I'd love to know how many of the other regular posters on here spend a lot of the day sitting, and have done so for several decades.
      It seemed to me from Richards book that getting away from sitting at a desk was a key part of his healing - perhaps as important as regular walks?
      But I'm not sure what comes first. Does an injury or surgery or overuse (in Richards case) trigger the knee pain and sitting then exacerbates the problem. Or is the underlying problem brought on by decades of sitting, just waiting for some type of trauma event to tip things over the edge into constant pain?

    2. I think the problem starts before the pain. The pain comes later. I'm sure it is sitting to blame for my bad knees. Before the pain started I had a six-month period of extreme inactivity. In the morning I was sitting at work, and in the afternoon I returned to my old hobby - playing guitar (like a Richard I play guitar). Trauma event was a minor injury with barely noticable pain in left knee which I earned during one squat five years ago,
      MInor trauma + too much sitting equals constant knee pain.


    3. And Goran, did the minor trauma in one knee lead to pain in BOTH knees?

    4. YES!!!!!! At first left knee, two months later right one, as a result of overload!!!

    5. Hi, same with me. I suffered pretty bad groin strain more than two years ago. After that I could not move much for half a year and somewhere around that time knees started to hurt. Just a little bit at first. My theory is that the inacitivity and possible change in posture after the injury contributed to this. When I recovered from the strain, I wanted to get back into sports and I think this made the knees worse. They were not quite ready for that.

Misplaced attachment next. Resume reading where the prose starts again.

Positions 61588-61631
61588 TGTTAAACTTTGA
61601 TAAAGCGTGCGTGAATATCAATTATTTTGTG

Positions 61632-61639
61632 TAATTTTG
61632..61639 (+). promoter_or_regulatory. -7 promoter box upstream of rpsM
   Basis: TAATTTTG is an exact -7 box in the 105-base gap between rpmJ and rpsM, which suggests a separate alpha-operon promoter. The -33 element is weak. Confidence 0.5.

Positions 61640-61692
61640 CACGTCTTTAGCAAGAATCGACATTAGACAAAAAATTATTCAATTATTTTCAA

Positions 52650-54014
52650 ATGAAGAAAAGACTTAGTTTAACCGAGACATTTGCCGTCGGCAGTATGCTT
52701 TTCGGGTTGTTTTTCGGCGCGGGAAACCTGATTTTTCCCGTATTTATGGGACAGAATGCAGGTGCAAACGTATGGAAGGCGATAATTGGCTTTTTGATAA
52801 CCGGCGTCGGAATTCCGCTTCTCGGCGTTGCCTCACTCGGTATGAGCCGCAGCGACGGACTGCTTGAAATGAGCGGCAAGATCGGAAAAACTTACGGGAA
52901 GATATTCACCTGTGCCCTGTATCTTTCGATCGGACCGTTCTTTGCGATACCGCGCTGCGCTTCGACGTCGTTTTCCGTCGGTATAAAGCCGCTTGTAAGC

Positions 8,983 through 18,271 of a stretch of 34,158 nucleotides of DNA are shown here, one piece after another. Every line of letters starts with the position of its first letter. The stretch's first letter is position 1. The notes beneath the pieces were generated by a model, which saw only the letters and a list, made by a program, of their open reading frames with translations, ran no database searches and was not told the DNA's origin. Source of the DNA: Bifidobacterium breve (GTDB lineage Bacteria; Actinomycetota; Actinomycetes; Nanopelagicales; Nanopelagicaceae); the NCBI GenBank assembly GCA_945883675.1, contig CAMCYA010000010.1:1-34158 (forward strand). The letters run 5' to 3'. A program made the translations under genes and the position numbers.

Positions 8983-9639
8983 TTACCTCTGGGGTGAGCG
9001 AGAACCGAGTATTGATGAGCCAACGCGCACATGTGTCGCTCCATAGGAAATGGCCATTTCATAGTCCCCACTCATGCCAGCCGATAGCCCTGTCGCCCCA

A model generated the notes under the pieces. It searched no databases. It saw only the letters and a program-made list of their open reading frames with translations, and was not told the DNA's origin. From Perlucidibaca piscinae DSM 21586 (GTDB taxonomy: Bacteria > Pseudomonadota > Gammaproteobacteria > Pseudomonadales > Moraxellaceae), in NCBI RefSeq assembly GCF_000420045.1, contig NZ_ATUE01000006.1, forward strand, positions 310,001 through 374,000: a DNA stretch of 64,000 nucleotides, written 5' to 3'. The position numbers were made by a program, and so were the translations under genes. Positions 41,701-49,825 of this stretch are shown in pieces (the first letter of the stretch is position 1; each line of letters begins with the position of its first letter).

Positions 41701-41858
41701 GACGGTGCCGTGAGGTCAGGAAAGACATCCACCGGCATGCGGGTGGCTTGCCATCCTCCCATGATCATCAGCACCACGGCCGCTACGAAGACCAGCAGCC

I also work as a programmer and have always been weekend warrior. Quite bad combination for the knees :(


  3. In my case I also quit my job, at home I take breaks from sitting every 30 min ( I walk around my apartment for 5 min ).
    I'm happy with my progress so far, as I mentioned before I'm on PT since 2 months ago with one of Kelsey's coach. My right knee has improved a lot, left one still not that good but getting there. I can squat with my right knee and have no pain.
    I have some symptoms here and there but for being only 2 months exercising it's pretty amazing.

    1. Athenea, apart from the exercising, is there anything else the Kelsey coach has you doing? For example do you have to avoid certain activities like crouching down? Was it the coaches suggestion to avoid prolonged sitting?

    2. Hi!
      Basically I'm following her advice for any activity. I'm avoiding deep squatting so far but I'm doing some easy bilateral squats with the help of a light resistance band attached to the top of the door.
      Regarding prolonged sitting, yes it was her advice to take breaks every 30 min.
      It depends on which stage of your recovery you are, for example 2 months ago I was really bad (by that I mean I couldn't even put my leg straight) so I wasn't walking much for example, but now I'm in much better shape so I'm going for a walk 4 times a week for like about an hour or so with a small break in between. I've been edging the walks meaning I started walking only 20 min, then 25, 30 etc...
      Another thing I have tight IT band and quads so she suggested to do some dry needling to release those knots in the muscle as they are putting pressure on the knee.
      Also her advice was to follow a diet high in protein and take supplements.
      That's all I do apart from the exercises for lower limb, core and balance.


    3. Athenea, this sounds a lot like what my physio has been advising. I see her every couple of weeks for myofascial release (tight quads and a very s****y ITB that keeps playing tricks on me!) and dry needling. And every week for one hour of water therapy. This has been the best thing. I don't think I could have plucked the courage to walk without the stick if I hadn't done hydrotherapy first. I too started walking 20 min at first, I can now walk for almost one hour non stop (albeit very slow and paying attention to how I position my feet).

      Re. the sitting, I can't think of anyone who cannot go for a one minute break every 20-30 minutes? It's all it takes to do 100 steps and 'oil' your joints, and it makes a huge difference to your knees. Go to the water cooler, the bathroom, the copy machine. Get up and ask a colleague instead of sending them an email. And if anything, taking regular short breaks is best for productivity. I also walk for at least 30mn (slooooooowly) at lunch time, and 15min morning and evening during my commute. Then another 30mn in the evening.